5. ^ Hatlevik, Ove Edvard; Christophersen, Knut-Andreas (2013-04-01). "Digital competence at the beginning of upper secondary school: Identifying factors explaining digital inclusion". Computers & Education. 63: 240–247. doi:10.1016/j.compedu.2012.11.015. ISSN 0360-1315.
  6. ^ Bertot, John Carlo (2016). "Building Digitally Inclusive Communities: the Roles of Public Libraries in Digital Inclusion and Development". Proceedings of the 9th International Conference on Theory and Practice of Electronic Governance,ICEGOV '15-16. New York, NY, USA: Association for Computing Machinery: 95–102. doi:10.1145/2910019.2910082. ISBN 978-1-4503-3640-6. S2CID 9590149.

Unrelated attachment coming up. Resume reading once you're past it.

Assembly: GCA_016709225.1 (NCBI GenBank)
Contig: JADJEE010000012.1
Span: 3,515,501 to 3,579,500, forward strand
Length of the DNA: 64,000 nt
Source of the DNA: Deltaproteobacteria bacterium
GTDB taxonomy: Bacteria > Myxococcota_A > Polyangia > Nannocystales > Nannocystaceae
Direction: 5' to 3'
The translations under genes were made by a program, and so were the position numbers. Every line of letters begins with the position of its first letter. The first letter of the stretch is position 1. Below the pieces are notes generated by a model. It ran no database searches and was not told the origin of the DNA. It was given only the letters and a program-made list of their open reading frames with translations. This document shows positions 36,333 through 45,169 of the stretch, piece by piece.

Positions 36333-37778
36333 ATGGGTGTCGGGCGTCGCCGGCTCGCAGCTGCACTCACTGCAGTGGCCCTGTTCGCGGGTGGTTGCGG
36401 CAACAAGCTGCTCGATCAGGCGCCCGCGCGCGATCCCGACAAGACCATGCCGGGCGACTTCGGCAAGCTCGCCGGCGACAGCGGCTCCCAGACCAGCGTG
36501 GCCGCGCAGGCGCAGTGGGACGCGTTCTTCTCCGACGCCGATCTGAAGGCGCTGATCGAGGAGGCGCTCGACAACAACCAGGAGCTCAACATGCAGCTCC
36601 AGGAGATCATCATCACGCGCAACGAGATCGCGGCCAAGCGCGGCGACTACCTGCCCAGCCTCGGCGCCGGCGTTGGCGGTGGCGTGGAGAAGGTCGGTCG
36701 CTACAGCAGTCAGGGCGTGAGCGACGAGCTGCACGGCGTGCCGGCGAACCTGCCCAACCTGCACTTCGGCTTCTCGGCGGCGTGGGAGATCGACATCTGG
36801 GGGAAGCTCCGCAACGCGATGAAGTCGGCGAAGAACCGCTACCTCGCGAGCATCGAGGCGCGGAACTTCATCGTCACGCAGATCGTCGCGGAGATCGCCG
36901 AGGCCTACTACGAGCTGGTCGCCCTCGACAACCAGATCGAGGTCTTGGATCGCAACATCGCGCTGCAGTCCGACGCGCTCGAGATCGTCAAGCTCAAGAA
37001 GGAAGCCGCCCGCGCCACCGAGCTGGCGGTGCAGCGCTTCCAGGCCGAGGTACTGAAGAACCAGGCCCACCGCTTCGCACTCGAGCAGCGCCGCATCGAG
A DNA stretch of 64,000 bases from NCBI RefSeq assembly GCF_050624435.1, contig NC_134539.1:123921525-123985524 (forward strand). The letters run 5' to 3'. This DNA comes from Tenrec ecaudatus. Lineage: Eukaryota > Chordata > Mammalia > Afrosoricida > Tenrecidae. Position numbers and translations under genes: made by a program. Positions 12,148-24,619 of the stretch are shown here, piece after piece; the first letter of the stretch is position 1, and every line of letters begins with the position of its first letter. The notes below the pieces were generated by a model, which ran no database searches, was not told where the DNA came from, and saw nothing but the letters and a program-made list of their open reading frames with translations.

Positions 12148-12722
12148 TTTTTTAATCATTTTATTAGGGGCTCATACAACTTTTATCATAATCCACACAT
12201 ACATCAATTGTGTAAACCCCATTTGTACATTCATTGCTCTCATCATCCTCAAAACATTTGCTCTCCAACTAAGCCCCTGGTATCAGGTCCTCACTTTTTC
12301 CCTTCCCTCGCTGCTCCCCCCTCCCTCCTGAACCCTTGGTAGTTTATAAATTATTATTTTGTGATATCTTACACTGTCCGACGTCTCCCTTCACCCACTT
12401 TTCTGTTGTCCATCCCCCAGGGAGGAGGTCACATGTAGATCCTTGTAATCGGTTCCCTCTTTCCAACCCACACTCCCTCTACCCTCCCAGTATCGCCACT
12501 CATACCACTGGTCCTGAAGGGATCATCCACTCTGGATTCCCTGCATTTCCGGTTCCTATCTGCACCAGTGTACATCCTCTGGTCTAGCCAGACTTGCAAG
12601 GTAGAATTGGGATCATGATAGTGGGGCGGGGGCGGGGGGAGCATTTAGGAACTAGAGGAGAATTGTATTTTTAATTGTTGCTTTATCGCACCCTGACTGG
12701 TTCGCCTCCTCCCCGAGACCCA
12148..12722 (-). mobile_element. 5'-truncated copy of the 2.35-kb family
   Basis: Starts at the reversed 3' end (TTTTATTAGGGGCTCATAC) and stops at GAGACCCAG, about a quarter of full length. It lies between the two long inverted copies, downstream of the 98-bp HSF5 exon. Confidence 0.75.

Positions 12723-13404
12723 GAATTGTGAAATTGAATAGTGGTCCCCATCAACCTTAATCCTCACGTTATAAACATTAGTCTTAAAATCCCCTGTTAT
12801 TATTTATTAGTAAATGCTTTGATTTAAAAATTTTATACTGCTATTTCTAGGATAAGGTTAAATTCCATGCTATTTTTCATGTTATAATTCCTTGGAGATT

7. ^ Vosloo, Steve (2018). "Designing inclusive digital solutions and developing digital skills: guidelines". UNESCO. Retrieved 2022-03-15.
  8. ^ Telecommunication Development Sector (30 Mar 2022). "Digital inclusion of indigenous peoples". ITU | Committed to connecting the world. Archived from the original on 2021-06-02.
  9. ^ "Closing the Gap targets and outcomes | Closing the Gap". Retrieved 2022-03-30.
  10. ^ Thomas, Julian; Barraket, Jo; Parkinson, Sharon; Wilson, Chris K.; Holcombe-James, Indigo; Kennedy, Jenny; Mannell, Kate; Brydon, Abigail (2021-10-15). "Measuring Australia's digital divide: the Australian digital inclusion index 2021". RMIT University, Swinburne University and Telstra. doi:10.25916/phgw-b725. {{cite journal}}: Cite journal requires |journal= (help)
  11. ^ "Digital Inclusion for All: Shaping our Digital Future" (PDF). United Nations. February 16, 2021. Retrieved February 19, 2023.